Mercedes-Benz V 250 d (2024) review
One of the most understated and luxurious people movers, the Mercedes V-Class has been revamped.
Shane O' Donoghue
Shane O' Donoghue

Published on June 17, 2024

With big, boxy dimensions, the V-Class is clearly a van-based people carrier, and it shares its bodyshell with the medium-sized Mercedes Vito panel van. It should be noted that the Vito is also available in Tourer spec, which is quite literally a van with windows and seats, but that costs less than the V-Class like-for-like, and it’s nowhere near as luxurious inside.

The upmarket nature of the V-Class means that it has very few direct rivals. The closest alternative is the Volkswagen Multivan, a car which looks boxy, but isn’t actually based on a van.

Beyond these two, and the Maxus Mifa 9 electric MPV, you’re looking at vans with passenger seats, which are often cheaper but not as upmarket as the V-Class. There are executive versions of the latest Ford Tourneo Custom that are aiming to bridge the gap, but while it’s better to drive than the V-Class, it’s still not as plush as the Mercedes. Other models that offer VIP or business-spec seating include the Opel Vivaro/Citroen Spacetourer/Peugeot Traveller trio, and the Renault Trafic Passenger, but all these vehicles show their van roots more clearly than the V-Class.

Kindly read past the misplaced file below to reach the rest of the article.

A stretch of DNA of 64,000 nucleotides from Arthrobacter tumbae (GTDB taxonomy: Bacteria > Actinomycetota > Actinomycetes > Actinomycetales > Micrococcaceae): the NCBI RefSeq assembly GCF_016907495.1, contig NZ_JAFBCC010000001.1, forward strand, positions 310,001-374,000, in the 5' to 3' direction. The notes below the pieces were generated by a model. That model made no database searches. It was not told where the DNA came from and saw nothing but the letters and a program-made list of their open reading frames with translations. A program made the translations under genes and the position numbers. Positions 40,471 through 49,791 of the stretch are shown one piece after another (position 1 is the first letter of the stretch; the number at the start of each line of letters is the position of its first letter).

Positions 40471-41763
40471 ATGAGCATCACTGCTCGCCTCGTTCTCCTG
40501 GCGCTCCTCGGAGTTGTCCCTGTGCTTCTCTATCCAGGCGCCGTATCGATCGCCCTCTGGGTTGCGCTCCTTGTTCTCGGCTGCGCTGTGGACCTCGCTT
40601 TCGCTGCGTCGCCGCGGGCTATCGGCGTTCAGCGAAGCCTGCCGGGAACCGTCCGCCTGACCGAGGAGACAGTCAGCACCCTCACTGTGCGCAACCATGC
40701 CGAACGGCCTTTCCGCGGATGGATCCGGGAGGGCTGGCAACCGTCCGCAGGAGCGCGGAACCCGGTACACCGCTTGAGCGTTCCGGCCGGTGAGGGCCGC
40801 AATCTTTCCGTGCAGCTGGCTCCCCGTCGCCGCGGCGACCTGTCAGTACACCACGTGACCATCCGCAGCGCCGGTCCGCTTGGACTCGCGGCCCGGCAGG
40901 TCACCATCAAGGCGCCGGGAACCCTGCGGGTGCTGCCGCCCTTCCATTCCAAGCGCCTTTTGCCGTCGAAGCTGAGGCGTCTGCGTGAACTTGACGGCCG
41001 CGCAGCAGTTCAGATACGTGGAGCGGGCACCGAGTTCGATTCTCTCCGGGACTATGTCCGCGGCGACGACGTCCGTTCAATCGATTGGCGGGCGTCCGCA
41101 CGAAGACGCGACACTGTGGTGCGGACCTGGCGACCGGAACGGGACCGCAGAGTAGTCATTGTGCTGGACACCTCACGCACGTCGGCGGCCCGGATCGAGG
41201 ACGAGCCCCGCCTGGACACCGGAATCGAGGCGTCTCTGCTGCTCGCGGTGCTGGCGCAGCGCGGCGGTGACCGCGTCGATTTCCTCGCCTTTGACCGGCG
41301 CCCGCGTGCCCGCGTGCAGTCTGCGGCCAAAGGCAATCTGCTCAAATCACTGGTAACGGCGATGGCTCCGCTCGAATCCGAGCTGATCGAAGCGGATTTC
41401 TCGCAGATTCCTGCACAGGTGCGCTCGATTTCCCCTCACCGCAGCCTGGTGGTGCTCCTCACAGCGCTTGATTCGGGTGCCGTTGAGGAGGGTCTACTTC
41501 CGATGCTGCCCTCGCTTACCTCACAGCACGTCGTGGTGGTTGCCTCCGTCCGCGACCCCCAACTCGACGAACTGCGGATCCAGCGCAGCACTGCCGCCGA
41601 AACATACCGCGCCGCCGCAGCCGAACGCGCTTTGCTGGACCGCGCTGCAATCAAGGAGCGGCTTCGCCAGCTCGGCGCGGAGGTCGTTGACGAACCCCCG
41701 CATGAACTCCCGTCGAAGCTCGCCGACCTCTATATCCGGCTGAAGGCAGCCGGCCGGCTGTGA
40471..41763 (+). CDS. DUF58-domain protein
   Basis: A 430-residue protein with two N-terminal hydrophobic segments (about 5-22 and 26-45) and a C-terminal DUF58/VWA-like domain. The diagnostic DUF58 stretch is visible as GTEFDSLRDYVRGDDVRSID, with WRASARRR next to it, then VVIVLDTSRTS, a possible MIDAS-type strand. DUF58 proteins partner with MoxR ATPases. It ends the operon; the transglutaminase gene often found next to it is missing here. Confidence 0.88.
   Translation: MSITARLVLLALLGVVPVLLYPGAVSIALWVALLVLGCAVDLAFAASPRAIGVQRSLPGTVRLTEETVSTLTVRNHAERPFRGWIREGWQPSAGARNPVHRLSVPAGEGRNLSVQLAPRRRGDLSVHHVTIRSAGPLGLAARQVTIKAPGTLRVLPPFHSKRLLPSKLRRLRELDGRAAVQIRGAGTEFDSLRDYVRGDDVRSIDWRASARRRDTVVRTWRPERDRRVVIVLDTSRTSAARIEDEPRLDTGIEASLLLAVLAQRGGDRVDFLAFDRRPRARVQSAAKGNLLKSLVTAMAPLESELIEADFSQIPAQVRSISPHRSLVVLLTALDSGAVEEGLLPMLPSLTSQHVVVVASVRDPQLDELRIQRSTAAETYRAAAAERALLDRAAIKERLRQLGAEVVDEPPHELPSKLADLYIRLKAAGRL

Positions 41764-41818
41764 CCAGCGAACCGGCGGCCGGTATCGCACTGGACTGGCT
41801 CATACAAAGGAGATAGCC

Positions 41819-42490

The last time we reviewed the V-Class was back in 2016, and now the company has given the V-Class an update for the 2024 that introduces some of the company’s latest in-car tech to the range. Our first chance to drive it is on Irish roads just after the new car’s launch on the Irish market.

How much is the 2024 Mercedes V-Class?

Irish prices for the Mercedes V-Class start from €132,460, which puts it well above many van-based MPV rivals. This gets you behind the wheel of a V 250 d in Avantgarde specification, but while it’s the entry point to the range, it’s far from being spartan. There are heated, electrically adjustable and automatically folding door mirrors, silver roof rails, LED lights front and rear with main beam assist up front, tinted rear windows to keep prying eyes and the sun out, a multifunction steering wheel, 64-colour LED ambient lighting, automatic climate control and leather trim throughout. Metallic paint is also included in the V-Class’s price.

Standard tech includes the MBUX infotainment system with touchscreen and voice control, wireless phone charging and smartphone integration so you can use Apple CarPlay or Android Auto. There’s a 360-degree camera system to help with parking, too.

For €6,555 extra, the AMG Line package can be added to the Avantgarde model, bringing with it some sporty touches and - rather bizarrely - sports suspension, but no extra power.

There are two engine options in the V-Class, and above the V 250 d sits the V 300 d for €4,230 extra. While the 250 d produces up to 190hp, the 300 d bumps this up to a sizeable 237hp from the same core 2.0-litre diesel.

As well as the Avantgarde trims, the V 300 d can be ordered in even plusher Exclusive spec, from €156,475. This adds softer Nappa leather upholstery, while there’s heating for the front seats, steering wheel and washer jets. The front seats are electrically adjustable, too, and the rears feature individual armrests and tray tables with lighting. The sliding side doors are electrically operated, as is the tailgate, while adaptive dampers are included.

Both diesel models come exclusively in the largest ‘Extra-Long’ body style, which comes with six seats as standard. However, buyers can upgrade to a seven-seat layout (as featured in our test car) for €1,140, or there’s an eight-seat layout that adds €2,515 to the basic price.